Description



BACKGROUND OF THE INVENTION

(a) Field of the Invention

The present invention relates to a microfluidic system. More particularly, the present invention relates to a pump and pumping system for a microfluidic lab-on-a-chip and a fabricating method thereof.

(b) Description of the Related Art

Recently, microfluidic systems such as a lab-on-a-chip and micro total analysis system are being researched and developed at a good pace. A pump for flowing fluid is essential to perform an experiment and analysis using microfluidic systems.

Macro-scale pumps that are externally installed, for instance a syringe pump, are frequently utilized in a pressure driven flow in microfluidic systems, and researches on these are being industriously performed. The syringe pumps are able to control extremely small and accurate amounts of fluid at a time, however, they are generally limited in use due to their size and high cost.

In this regard, various types of micropumps that are integrated directly into the microfluidic systems have been developed. But previous micropumps that are directly coupled to the microfluidic system make the systems complex to fabricate and difficult to operate, even though they might control a micro-fluid using piezoelectricity, static electricity, thermo-pneumatics, magnetism, etc.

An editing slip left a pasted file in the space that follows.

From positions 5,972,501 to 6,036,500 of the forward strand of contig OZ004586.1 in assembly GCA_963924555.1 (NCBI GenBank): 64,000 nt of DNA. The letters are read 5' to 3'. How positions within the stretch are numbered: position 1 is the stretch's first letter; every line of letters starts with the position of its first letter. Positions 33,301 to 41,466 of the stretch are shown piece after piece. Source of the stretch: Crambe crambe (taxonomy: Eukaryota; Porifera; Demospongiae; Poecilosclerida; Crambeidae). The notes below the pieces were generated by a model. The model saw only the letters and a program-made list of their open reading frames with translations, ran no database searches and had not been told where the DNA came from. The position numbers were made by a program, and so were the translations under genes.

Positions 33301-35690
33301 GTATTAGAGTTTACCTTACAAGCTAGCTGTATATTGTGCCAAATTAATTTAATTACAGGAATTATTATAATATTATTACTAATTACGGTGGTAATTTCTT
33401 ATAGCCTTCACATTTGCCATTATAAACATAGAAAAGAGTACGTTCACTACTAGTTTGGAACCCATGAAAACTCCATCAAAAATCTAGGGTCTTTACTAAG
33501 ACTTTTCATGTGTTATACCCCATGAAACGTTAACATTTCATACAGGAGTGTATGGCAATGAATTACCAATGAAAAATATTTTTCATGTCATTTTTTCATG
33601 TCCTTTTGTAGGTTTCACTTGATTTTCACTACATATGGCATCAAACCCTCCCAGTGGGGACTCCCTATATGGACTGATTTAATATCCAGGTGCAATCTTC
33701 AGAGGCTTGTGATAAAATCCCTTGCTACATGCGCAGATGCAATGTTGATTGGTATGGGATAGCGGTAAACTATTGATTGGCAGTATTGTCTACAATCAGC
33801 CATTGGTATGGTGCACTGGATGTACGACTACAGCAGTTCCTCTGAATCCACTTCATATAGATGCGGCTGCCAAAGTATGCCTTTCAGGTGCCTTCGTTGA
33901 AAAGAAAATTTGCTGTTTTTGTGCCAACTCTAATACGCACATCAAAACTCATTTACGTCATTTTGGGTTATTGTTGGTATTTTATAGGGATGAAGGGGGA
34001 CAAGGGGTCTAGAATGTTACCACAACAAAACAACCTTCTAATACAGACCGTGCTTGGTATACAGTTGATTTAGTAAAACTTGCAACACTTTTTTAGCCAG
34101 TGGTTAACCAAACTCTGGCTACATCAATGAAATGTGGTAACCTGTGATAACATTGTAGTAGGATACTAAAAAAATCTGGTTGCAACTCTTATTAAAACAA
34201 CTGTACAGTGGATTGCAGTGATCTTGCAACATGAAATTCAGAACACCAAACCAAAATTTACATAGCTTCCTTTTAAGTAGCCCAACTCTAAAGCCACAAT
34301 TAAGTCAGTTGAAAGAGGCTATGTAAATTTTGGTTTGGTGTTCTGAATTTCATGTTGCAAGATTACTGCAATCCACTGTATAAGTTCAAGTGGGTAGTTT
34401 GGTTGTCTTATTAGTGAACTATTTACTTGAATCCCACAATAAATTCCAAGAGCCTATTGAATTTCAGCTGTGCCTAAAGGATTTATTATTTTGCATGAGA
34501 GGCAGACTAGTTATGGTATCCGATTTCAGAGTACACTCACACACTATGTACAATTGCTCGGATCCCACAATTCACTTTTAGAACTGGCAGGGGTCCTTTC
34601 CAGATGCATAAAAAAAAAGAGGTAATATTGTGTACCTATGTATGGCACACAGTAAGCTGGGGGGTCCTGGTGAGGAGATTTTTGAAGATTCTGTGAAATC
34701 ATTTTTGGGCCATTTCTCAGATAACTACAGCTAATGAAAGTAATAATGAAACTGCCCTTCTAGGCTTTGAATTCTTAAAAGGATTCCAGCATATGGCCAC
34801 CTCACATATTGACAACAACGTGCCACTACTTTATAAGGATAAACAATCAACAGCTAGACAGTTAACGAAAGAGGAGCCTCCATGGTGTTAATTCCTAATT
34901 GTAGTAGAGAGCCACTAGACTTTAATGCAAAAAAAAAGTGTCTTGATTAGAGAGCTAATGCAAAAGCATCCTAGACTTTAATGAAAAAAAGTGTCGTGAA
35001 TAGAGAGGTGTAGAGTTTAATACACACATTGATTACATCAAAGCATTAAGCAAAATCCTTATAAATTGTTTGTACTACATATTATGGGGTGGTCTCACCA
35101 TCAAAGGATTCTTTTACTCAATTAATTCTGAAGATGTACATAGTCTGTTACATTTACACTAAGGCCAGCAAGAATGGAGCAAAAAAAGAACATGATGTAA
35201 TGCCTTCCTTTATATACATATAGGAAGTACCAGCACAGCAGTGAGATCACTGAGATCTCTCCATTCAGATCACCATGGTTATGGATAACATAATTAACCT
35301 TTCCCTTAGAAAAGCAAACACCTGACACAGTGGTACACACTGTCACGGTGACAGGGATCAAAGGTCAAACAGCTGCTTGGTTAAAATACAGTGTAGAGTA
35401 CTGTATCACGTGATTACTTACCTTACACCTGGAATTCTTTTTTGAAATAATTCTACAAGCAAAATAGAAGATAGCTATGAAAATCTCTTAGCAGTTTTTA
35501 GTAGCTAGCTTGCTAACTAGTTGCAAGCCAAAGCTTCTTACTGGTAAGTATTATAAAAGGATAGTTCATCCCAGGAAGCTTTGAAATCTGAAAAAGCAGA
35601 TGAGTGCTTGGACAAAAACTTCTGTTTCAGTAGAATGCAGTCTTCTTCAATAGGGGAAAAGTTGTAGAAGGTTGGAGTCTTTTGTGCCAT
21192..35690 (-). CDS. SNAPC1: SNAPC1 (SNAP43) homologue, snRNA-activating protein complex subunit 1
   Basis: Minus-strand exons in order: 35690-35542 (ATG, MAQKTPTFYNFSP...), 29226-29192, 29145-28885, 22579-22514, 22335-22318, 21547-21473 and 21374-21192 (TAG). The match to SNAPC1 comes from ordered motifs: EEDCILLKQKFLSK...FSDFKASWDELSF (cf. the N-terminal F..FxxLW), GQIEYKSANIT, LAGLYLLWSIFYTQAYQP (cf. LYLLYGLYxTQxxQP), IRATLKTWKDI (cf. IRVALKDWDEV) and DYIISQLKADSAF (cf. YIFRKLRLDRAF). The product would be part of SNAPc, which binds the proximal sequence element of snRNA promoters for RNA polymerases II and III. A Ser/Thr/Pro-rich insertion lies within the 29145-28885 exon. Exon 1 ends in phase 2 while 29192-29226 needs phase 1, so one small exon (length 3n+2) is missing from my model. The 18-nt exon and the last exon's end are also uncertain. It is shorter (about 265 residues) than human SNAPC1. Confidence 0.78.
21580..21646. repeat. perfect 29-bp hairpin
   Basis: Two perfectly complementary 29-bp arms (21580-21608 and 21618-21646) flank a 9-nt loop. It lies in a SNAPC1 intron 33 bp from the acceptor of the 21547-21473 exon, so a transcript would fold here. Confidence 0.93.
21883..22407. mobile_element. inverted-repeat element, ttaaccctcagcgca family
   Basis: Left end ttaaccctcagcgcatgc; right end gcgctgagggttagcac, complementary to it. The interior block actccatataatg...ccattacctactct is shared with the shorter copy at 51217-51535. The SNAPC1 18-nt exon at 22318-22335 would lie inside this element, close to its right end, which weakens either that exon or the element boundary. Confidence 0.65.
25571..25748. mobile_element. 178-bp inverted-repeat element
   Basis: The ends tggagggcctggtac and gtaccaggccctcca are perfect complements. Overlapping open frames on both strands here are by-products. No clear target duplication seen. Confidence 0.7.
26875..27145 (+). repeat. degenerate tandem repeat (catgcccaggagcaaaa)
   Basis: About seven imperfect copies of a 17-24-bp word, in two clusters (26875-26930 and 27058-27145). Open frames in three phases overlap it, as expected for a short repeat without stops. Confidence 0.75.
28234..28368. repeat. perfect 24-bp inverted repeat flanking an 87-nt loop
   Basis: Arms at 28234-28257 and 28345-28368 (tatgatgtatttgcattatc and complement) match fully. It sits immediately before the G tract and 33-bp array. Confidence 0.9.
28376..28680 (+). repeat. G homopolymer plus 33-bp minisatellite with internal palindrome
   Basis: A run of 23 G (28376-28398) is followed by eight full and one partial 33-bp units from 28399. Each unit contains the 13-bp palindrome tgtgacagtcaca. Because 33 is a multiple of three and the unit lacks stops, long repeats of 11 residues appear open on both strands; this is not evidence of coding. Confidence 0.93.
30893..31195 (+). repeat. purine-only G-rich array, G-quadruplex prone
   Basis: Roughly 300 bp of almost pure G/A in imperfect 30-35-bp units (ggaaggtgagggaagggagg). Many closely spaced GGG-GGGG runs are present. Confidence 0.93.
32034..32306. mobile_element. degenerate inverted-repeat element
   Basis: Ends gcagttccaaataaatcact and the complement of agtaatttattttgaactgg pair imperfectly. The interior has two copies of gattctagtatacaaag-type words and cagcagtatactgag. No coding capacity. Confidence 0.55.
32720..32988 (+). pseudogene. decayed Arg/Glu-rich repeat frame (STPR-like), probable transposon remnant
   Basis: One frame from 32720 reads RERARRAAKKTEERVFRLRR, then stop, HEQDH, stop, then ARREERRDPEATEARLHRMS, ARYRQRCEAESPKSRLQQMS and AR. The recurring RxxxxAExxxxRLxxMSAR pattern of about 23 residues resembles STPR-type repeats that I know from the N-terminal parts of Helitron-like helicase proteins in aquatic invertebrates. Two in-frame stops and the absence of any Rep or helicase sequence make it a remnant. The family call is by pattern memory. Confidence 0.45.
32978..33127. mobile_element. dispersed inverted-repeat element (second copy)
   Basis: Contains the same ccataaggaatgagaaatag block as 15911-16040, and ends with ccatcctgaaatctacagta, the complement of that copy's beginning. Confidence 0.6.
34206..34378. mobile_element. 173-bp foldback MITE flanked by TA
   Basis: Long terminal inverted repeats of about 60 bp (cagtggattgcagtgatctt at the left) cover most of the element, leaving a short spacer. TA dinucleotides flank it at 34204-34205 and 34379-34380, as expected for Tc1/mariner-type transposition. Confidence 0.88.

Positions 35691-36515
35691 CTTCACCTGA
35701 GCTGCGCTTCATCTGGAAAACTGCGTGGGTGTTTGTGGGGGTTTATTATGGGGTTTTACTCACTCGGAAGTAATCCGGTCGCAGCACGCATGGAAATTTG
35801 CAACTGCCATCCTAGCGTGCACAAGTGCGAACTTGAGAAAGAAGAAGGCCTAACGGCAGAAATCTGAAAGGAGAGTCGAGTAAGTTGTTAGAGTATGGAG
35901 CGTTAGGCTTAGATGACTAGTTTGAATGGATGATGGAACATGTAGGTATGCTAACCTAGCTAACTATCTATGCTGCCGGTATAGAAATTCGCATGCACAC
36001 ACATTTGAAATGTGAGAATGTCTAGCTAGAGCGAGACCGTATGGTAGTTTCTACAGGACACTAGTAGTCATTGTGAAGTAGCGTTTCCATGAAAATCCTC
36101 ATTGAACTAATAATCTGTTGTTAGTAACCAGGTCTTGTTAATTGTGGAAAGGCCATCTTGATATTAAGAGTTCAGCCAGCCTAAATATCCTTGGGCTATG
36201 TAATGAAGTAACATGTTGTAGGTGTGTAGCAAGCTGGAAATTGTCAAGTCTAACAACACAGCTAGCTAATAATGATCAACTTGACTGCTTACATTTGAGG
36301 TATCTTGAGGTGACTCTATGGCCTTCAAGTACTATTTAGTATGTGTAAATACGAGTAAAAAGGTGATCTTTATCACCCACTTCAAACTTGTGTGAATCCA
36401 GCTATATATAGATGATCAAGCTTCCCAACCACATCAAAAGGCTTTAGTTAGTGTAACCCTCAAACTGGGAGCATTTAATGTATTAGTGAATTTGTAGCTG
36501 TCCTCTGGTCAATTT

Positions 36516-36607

The above information disclosed in this Background section is only for enhancement of understanding of the background of the invention and therefore it may contain information that does not form the prior art that is already known in this country to a person of ordinary skill in the art.

SUMMARY OF THE INVENTION

The present invention provides a pump and a pumping system for a microfluidic lab-on-a-chip and a fabricating method thereof, in which a porous PDMS structure having micropores is fabricated using leaching techniques, and is employed as a pressure transmitting device of the microfluidic lab-on-a-chip.